Of interest, our findings suggest that employment may contribute to longer and variable interruptions in treatment. Other studies have cited work commitments as a key barrier to TB treatment adherence , . Programs may need to consider implementing alternative strategies (e.g., workplace DOT) to administer daily treatment for patients who are employed, and interventions may include increasing knowledge about the importance of TB treatment among employers. In addition, patients with extrapulmonary disease or a history of alcohol abuse were more likely to miss a greater proportion of treatment later in the treatment course. When these variables were considered in the models evaluating patterns and final treatment outcomes they did not retain independent associations with treatment outcome. It is possible that treatment interruptions represent an intermediate mechanism that more closely predicts the effectiveness of treatment, and employment status and alcohol abuse may not directly influence outcome excepting their impact on treatment adherence. This finding underscores the importance of monitoring and summarizing treatment interruptions among all patients, and suggests a need for close scrutiny to patients with factors that may inhibit their ability to be adherent.
As with any study, ours is not without limitations. Our focus was on identifying intermediate markers that may lend themselves to program interventions to optimize treatment outcomes; while an overall adoption of program strategies to assess treatment interruption patterns and target interventions accordingly may improve outcomes, its impact on decreasing the proportion of patients who default or die early may be less successful. The current study did not collect information on patient related or programmatic reasons that may contribute to missing doses of TB treatment. Previous research identified that inadequate training and supervision of health care staff responsible for TB management and DOT were significantly associated with interrupting treatment, and patients with a poor understanding of reasons to stop treatment missed more days of treatment . Patient lack of understanding about disease severity also has been demonstrated to increase risk for interrupting treatment . In this study, patients who were employed at the time of treatment initiation were more likely to demonstrate interruption pattern characteristics associated with an increased risk for poor outcomes. However, we only measured patient sociodemographic and clinical characteristics at baseline, and therefore cannot conclude whether the observed association may be due to work-related constraints or whether these individuals may have suffered a loss of employment over the treatment course, thereby incurring additional financial and other practical barriers to adherence . Finally, the relationship between different interruption patterns and treatment outcomes observed in our study may differ from that in other programs or settings. We examined the characteristics of treatment interruptions among a large cohort of patients with MDR TB who were given DOT throughout the treatment duration, allowing for detailed characterization of treatment interruptions and evaluation of how different treatment patterns influenced final treatment outcomes. Our analysis revealed the dynamics of treatment adherence at the individual patient level from the beginning to end of the whole MDR TB treatment period, and identified risk factors associated with treatment interruptions in each 6-month period. These practical intermediate results would allow programs to employ interventions aimed at improving treatment adherence earlier in the treatment course. The novel approach and methods used in this analysis may be useful to other programs aiming to identify modifiable factors during the treatment course that may influence treatment outcomes.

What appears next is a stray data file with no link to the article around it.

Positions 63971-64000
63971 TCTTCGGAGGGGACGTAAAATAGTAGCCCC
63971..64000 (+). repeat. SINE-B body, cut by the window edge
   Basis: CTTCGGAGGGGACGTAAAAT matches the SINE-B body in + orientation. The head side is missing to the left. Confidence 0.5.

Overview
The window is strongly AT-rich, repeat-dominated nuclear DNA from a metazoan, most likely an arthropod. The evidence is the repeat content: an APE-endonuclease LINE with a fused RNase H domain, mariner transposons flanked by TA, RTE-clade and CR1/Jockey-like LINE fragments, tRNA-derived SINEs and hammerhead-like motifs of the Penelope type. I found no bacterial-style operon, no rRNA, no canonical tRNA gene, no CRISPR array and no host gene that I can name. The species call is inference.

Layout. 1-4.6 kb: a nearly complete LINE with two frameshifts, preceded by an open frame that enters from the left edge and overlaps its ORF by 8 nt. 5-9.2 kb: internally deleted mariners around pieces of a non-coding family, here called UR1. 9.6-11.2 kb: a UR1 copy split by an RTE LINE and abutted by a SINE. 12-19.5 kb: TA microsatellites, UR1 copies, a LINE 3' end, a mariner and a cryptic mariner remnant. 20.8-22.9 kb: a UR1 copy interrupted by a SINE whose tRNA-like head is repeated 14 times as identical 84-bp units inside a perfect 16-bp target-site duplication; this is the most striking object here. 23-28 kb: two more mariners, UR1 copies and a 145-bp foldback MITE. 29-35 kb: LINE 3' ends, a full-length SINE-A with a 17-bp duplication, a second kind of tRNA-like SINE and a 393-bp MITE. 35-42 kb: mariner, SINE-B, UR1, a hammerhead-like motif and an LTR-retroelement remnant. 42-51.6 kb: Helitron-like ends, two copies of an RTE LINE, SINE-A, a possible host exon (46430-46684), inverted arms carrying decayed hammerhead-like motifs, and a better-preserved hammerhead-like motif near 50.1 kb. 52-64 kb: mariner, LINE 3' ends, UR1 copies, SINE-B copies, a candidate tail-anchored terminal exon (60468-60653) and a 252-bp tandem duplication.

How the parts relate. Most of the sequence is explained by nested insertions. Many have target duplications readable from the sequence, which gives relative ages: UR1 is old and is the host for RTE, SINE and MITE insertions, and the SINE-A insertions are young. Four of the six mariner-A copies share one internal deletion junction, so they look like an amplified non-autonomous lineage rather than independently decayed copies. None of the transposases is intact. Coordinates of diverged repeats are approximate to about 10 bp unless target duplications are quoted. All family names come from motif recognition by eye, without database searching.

Based on our findings, we believe that identifying these high-risk patients through careful and routine review of treatment cards will help target program interventions to improve adherence and treatment outcomes. Awareness of such patterns could be a signal for programs to use strategies beyond default tracing such as home DOT or workplace DOT. Future research should aim to identify underlying reasons that contribute to different patterns of treatment interruption to guide and optimize the effectiveness of program activities.
Conceived and designed the experiments: LJP MTG MIQ. Performed the experiments: MTG MIQ. Analyzed the data: LJP MPC. Contributed reagents/materials/analysis tools: LJP MPC. Wrote the paper: LJP MTG MIQ MPC.